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Low jitter clock via a digital isolator

I am looking for a solution to isolate a clock signal used by an ADC. As the sampling clock jitter affect a final ADC performance (SNR) I am looking for as minimum jitter introduced by the isolation barrier as possible. Are the digital isolators suitable for such application? Looking at the fastest TI devices, e.g. ISO721M they introduce jitter as much as 1ns (pk-pk) typical. Are there better performing parts in the TI portfolio? The jitter specification is shown in the documentation for a random data pattern and an NRZ pattern, the second is lower so am I right that for a clock signal it will be further improved?

Thanks,

Robert

  • Hi Robert,

    if your clock is continuous, you could consider AC coupling to get through the barrier.  A suitably rated transformer or capacitor will do the job, depending on your clock frequency.

    You might want to filter the clock on the sending side to a more-or-less sine waveform and bias the output to the threshold of a comparator or line receiver with a logic output to match your ADC.

    You'll need to choose the comparator/line receiver with a bit of care but you should be able to get below 1ns.

    If the voltage across the barrier is AC you'll need to make sure the output circuit isn't sensitive to that frequency range, probably straightforward if your clock is a much higher frequency than the voltage across the barrier.

    Sorry if you've already dismissed that approach as unsuitable....

    Alex.

  • Hi Alex,

    Thanks for your thoughts.

    I initially considered using AC coupling to build the barrier but the barrier must be safety certified at the end (IEC61010-1) so I prefer to stay with the off the shelf certified parts (isolators). For this application the clock range is 2.5MHz-25MHz, the clock is continuous during a normal operation (acquisition) and switched off / changes its frequency between acquisitions, it's not a problem as the ADC needs to be in reset when the clock is not stable anyhow.

    I do not fully understand the idea behind filtering the sending side, what would be benefit of it?

    Thanks,
    Robert
  • In reply to Robert Szumowicz:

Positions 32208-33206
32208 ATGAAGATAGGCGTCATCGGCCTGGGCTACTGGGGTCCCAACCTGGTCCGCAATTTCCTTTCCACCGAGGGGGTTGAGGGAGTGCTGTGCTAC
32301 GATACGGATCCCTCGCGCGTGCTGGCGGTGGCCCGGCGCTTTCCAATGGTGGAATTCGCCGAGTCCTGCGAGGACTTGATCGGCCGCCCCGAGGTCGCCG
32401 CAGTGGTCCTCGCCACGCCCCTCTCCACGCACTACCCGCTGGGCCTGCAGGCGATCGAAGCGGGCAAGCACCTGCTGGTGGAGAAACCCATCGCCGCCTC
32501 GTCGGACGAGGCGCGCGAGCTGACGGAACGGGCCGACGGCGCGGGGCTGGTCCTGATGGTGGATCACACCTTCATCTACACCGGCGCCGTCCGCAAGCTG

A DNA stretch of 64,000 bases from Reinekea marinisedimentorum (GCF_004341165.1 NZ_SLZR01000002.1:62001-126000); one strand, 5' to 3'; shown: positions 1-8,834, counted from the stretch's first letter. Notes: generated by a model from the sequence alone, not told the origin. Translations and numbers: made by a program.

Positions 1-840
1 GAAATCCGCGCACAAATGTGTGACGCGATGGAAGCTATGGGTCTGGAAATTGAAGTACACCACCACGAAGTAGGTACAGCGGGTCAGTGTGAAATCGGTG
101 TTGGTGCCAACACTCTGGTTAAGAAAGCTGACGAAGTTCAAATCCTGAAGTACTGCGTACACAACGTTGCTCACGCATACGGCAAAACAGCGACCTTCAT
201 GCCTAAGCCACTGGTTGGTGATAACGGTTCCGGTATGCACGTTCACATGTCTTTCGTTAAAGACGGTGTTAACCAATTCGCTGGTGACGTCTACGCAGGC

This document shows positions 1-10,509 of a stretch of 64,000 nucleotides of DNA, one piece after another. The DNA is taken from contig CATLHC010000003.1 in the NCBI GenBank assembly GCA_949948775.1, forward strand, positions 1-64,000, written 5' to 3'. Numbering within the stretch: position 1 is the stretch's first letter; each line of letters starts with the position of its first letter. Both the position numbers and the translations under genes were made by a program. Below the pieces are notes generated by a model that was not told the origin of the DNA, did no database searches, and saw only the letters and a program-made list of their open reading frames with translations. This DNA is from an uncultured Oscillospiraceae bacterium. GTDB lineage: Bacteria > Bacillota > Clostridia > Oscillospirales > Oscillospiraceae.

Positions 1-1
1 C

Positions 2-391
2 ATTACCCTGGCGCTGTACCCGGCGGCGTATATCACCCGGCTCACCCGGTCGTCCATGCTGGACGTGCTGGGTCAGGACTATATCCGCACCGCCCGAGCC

Hi Robert,

    It might be tricky to get a wide frequency band across an AC coupling circuit without introducing some distortion to a square waveform. A distorted waveform at the comparator can give you double edges (or worse) at waveform transitions, so a sine waveform might be easier to get a clean clock from.

    If you can get an understanding of the kind of jitter introduced by the isolator, you might be able to filter it out with a phase-locked loop but you would have to be confident the frequency range of the jitter fell outside the loop bandwidth of the PLL. That adds significant complexity to your ADC system but there are devices to help like these www.ti.com/.../overview.html from TI.

    Silicon Labs and IDT do devices of this type too.


    Yours,


    Alex.
  • Hi Robert,

    Thanks for posting your question on our forums.  [Alex,  quick thank you for your responses as well!]

    We do have  devices with < 1ns jitter if that is still of interest.  For example, the ISO7641FM  can do 0.5ns. Please see Figure 14 below [taken from the datasheet] for more details.  Do you have a particular value in mind as a spec target? [with the full understanding here being lower the better]

    Regards,

    abhi

  • In reply to Abhi Aarey:

    Hi Robert,

    • You have a few more options here, the ISO734X family (datasheet) can support even lower jitter (~ 130 ps typ) up to a data rate of 25Mbps.
    • Another datapoint, sharing as an example only:  the following TI Design (link) shows an example of how the ISO7340 is used in a  20-Bit, 1-MSPS Isolator Optimized Data Acquisition Reference Design.

    I hope this helps! I am tentatively marking this as "TI thinks resolved" for now, but please feel free to ask us further questions on this or on another topic- and we'll be here to help out.

    Regards,

    abhi

    PS: Thanks/credit to my colleagues Anant and Sreeram for the discussion on the 73XX and the TI Design referenced above.

  • In reply to Alex Ballantyne:

    Thank you Alex. A jitter cleaner is surely another possibility but as it is going to be a multi channel instrument it would need to be replicated multiple times. Anyhow thanks fort your valuable thoughts, you try to approach a problem from different sides.

    Regards,

    Robert

  • In reply to Abhi Aarey:

    Thank you Abhi,

    the part you mentioned looks acceptable. The ADC has not been chosen yet but initially we plan to use ADS1271 so the highest input signal might be 50kHz. To not to ruin the ADC SNR performance I think we need 20ps maybe 50ps of RMS jitter. The part seems to me as suitable. Can I assume that specified pk-pk jitter has a normal distribution? Is there a single channel part of similar performance, I would like to ADC separate the clock from the interface signals. I found ISO7310x but the jitter performance is twice higher.

    I noticed that the ISO7340x has quite wide range of propagation delay, it may be another challenge to synchronize all channels.

    Regards,
    Robert
  • In reply to Robert Szumowicz:

    Hi Robert,

    In this case we highly recommend you check out the TI Design link we sent above.

    The impact of ISO7310 jitter on SNR is measured in that design and you can look at the data and see if the SNR is good enough. You may also need to combine the ISO7310 [low jitter] with the ISO77xx parts [higher bandwidth; 100Mbps].

    Hope this helps.

    Regards,
    Abhi